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Maduro and his Colombian counterpart, Juan Manuel Santos, agreed during a meeting yesterday to begin the process of re-opening the border between the two countries. The border is expected to re-open in the coming days from 6:00 AM to 9:00 PM to pedestrian traffic only.

Maduro ordered the border with Colombia closed last August in order to fight the so-called “economic war” he claims is being waged against his administration. Part of the economic war theory according to Maduro is that food, gas and basic necessities were being smuggled out of Venezuela into Colombia, hence necessitating the border closure.

Since Maduro ordered the border closed, the scarcity crisis in the country became objectively worse, suggesting that his theory on the Colombian border was wrong.

Classifying the meeting as “successful”, Maduro said that both countries will now look to normalize cross-border trade between the two countries. He spoke optimistically of the agreement, saying:

We are ready for a new stage in the border zone, despite the difficulties that we have had with gas smuggling.

Time Features Story, Cover on Venezuela

Time Magazine has published an article titled “Venezuela on the Brink” in which it outlines the country’s unprecedented collapse. The article provides an excellent overview of the situation in Venezuela.

At the same time, the magazine’s paper publication for August features a cover on Venezuela, which you can see below:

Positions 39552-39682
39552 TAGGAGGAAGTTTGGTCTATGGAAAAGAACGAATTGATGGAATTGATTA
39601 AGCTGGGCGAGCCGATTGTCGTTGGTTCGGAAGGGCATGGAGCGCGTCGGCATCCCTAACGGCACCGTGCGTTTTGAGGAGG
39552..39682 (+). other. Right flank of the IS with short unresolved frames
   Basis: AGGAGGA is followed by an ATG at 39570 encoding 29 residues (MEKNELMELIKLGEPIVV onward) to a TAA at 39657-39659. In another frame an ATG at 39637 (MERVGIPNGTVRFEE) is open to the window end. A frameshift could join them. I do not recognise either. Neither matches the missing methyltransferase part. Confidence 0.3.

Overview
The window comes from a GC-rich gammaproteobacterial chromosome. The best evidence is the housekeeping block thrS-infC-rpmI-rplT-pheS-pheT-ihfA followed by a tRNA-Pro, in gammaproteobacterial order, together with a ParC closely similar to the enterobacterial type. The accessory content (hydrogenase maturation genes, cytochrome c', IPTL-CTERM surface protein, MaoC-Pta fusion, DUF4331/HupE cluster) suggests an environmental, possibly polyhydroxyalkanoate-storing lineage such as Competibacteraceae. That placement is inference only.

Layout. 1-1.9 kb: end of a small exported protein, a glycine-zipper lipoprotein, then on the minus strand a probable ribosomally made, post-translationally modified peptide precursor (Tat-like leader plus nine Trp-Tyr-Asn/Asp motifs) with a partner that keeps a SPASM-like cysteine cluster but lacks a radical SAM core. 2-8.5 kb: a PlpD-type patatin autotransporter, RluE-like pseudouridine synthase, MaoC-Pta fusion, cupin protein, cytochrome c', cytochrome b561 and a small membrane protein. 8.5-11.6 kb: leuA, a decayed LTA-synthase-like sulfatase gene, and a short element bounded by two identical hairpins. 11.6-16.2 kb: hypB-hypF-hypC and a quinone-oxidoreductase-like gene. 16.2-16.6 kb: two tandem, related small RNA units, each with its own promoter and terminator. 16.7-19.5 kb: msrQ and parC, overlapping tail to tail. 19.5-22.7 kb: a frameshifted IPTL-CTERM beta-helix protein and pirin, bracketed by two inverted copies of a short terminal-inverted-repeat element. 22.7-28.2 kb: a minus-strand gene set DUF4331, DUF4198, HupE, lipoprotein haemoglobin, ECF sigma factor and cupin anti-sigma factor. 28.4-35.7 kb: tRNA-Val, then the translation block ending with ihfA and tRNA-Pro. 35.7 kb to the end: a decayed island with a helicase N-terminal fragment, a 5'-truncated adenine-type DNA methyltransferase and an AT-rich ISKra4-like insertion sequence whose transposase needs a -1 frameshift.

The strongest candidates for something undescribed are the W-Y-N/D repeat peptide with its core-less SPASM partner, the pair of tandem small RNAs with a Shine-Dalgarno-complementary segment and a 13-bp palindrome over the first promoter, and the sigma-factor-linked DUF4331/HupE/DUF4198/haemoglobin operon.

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Guevara: Only Option Left is “Mass Mobilization” 

National Assembly MUD deputy Freddy Guevara said yesterday that the national government’s unwillingness to seek an electoral resolution to the crisis in the country has left Venezuelans with only one option for change: “mass mobilization” in the form of street demonstrations.

Guevara stressed the important of the next scheduled demonstration, which is set for September 1. He said:

We reiterate that September 1 is a date that should give birth to a new stage in Venezuela (…) Either the capital of the republic will be paralyzed, or the entire country will be paralyzed if the government closes all roads into the city.

Since the September 1 demonstration calls on Venezuelans from around the country to travel to Caracas in order to participate in the march, opposition politicians fear that the government may close roads and public transportation options into Caracas.

OAS Offers Observer Services For Recall, Sept. 1 March

The Organization of American States (OAS) has officially offered to observe the recall referendum process and the planned demonstration in Caracas for September 1.

Gonzalo Koncke, the chief-of-staff for OAS Secretary General Luis Almagro’s office, made the announcement today, saying that the organization must get approval from the Venezuelan government to conduct its observer mission. Given the fact that Venezuela has not allowed the OAS to observe its elections since 2006, it is a virtual certainty that Maduro will not take the OAS up on this offer.